Kaziranga national park in Assam, India is regarded as the home of world’s largest populace of one horned rhinos. However, there was a time when almost entire northern part of India served as the habitat of rhinos. But later due to varied reasons, this beautiful species turned endangered and even vanished from various regions. Indian Rhino Vision 2020 (IRV 2020) is an initiative to bring the lost scenario back. This vision aims at increasing the number of one horned rhinos to 3,000 in seven protected areas of Assam till year 2020. As per the second phase of IRV, translocation and re-introduction of rhinos has been successfully taken place at Manas National Park. Now this second phase is planned to be executed and extended in two more wildlife sanctuaries – Laokhowa and Burachapori, at Nagaon district, Assam.
Indian Rhino Vision 2020 is a joint initiative of different prominent wildlife conservation departments. The organizations included in the project are mentioned below:
• Assam Forest Department
• Bodoland Territorial Council
• World Wide Fund for Nature (WWF)
• International Rhino Foundation (IRF)
• US Fish and Wildlife Service
As stated above, this joint venture brings the objective of ascending the rhino counts up to 3,000 within the seven protected areas of Assam till the year 2020. For the accomplishment of this aim, the vision has been divided into two phases.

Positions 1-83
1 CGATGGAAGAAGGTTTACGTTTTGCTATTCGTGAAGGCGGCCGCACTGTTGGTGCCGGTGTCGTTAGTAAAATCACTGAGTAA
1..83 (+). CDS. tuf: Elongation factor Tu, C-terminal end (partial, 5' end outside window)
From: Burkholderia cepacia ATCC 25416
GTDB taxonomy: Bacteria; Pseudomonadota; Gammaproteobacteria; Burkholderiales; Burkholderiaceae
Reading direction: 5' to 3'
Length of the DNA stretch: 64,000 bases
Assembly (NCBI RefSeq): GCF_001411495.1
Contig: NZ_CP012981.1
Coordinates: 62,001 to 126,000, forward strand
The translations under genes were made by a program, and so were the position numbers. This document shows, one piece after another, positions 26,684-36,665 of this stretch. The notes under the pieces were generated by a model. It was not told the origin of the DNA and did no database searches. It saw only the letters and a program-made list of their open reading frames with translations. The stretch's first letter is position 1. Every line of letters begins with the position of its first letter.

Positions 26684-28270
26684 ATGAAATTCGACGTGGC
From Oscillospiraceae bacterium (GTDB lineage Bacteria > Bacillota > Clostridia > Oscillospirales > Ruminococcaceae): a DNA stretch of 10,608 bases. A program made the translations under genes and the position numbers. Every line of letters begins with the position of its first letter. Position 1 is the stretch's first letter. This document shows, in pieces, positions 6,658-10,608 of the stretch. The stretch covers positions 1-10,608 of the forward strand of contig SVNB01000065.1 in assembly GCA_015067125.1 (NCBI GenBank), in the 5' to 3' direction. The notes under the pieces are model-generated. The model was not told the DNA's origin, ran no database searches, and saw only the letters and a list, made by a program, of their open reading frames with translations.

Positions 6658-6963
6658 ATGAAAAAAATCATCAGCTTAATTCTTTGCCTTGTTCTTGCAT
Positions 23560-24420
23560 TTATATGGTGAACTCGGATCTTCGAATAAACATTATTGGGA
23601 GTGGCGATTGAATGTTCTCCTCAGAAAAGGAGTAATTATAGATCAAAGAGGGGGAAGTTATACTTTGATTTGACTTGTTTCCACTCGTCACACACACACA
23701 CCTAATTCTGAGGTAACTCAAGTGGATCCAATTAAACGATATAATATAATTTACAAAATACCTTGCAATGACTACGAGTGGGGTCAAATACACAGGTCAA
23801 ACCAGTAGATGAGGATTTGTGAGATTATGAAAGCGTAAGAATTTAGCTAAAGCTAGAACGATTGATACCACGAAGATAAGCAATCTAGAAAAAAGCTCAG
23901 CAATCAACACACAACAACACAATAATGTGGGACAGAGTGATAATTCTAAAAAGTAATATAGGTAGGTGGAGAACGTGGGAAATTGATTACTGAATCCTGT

TIME OF COMMENCEMENT: 2005
Aim: Attempts for boosting the protection of the rhinos existing at national parks.
Before attempts could be made for increasing the count, it is essential to safeguard the existing populace. Special task force was hired to stringent the patrolling at Pobitora and Kaziranga Wildlife Sanctuary. Poaching is one of the biggest threats for one horned rhinos and the special task force is putting forward its best efforts to bring down the same peril.
TIME OF COMMENCEMENT: 2006
Aim: Translocation and re-introduction of rhinos within Assam
Before the translocation, proper sites were indentified for shifting the wild. The grasslands of Manas National Park were found to be one of the best suitable places for the same. The first translocation of one horned rhino at Manas was in year 2006 from Centre for Wildlife Rehabilitation and Conservation (CWRC). So initially the journey began from CWRC and was later joined by Pobitora Wildlife Sanctuary and Kaziranga National Park.
Similar to Loakkhowa and Burachapori wildlife sanctuaries, Manas was earlier a habitat of rhinos. Unfortunately in the civil conflict during 1996 – 2004, Manas National Park became the soft target of the poachers. It was way back in 1996, when last rhino was spotted at the respective park. However, providentially with the second phase of IRV 2020, Manas is presently embellished with the splendid species – one horned rhinoceros.
IMPORTANT DATES DURING PHASE II:
• During 2006 – 2008, 4 rhinos were relocated from CWRC
• April 12, 2008 – 2 rhinos relocated from Pobitora Wildlife Sanctuary
• December 28, 2010 – 2 rhinos relocated from Pobitora Wildlife Sanctuary
• January 17, 2011 – 4 rhinos relocated from Pobitora Wildlife Sanctuary
• February 19, 2012 – 4 rhinos relocated from Kaziranga National Park
• March 11, 2012 -4 and 2 rhinos relocated from Kaziranga and CWRC respectively
In total 22 rhinos were re-introduced till 2012 at Manas National Park.
Indian Rhino Vision 2020 is making great steps towards success. With its plan to extend the second phase at Loakkhowa and Burachapori wildlife sanctuaries, the objective of IRV seems to set another milestone.